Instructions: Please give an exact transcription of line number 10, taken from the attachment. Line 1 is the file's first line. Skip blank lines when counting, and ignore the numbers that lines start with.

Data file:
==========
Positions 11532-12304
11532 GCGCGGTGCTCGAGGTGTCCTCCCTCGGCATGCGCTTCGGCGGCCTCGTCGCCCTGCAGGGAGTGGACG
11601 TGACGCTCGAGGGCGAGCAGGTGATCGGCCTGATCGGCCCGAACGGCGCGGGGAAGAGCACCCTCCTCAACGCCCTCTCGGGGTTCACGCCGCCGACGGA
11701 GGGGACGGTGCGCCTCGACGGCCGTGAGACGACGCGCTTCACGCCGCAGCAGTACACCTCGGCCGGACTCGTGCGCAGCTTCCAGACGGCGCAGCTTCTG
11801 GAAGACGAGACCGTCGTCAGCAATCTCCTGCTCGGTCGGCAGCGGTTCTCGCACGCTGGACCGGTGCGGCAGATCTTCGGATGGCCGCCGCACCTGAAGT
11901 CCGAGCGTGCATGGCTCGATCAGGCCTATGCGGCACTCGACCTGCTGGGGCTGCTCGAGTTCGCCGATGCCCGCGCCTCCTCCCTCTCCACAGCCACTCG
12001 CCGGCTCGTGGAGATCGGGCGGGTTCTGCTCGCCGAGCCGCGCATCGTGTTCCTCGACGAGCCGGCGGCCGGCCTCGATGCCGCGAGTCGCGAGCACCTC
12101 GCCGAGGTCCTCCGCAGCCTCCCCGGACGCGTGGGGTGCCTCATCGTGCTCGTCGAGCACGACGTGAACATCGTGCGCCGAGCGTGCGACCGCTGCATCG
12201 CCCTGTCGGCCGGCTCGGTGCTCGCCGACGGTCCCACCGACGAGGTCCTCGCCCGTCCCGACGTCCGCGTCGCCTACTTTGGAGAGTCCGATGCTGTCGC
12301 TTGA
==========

12301 TTGA